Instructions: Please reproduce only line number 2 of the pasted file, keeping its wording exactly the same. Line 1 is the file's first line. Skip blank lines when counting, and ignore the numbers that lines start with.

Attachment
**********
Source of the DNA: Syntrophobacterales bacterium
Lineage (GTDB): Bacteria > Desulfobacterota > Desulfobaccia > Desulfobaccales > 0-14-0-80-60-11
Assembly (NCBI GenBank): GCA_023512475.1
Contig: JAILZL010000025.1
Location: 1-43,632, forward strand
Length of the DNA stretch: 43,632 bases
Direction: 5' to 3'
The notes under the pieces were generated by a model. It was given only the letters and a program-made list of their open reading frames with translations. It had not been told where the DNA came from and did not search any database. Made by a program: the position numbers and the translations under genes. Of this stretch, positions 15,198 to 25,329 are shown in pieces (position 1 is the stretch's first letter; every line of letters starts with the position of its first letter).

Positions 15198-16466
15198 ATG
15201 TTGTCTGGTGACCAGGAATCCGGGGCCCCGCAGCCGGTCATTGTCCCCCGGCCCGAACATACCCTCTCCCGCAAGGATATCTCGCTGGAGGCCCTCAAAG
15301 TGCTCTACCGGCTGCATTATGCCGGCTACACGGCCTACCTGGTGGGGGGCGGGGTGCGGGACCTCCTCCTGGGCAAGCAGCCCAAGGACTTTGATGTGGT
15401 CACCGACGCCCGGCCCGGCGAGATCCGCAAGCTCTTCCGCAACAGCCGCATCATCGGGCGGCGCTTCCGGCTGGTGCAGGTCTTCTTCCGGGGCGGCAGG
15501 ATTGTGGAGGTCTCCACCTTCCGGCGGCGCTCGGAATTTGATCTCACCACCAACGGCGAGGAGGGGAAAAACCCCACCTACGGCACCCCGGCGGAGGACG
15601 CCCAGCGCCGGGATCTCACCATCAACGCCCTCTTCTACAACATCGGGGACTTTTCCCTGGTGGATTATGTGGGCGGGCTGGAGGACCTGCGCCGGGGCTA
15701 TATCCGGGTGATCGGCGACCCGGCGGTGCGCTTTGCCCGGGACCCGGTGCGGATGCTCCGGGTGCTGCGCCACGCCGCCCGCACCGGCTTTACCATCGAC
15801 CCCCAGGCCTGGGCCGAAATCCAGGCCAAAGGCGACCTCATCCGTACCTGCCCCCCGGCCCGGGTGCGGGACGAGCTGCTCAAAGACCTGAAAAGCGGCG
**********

Lineage (GTDB): Bacteria > Desulfobacterota > Desulfobaccia > Desulfobaccales > 0-14-0-80-60-11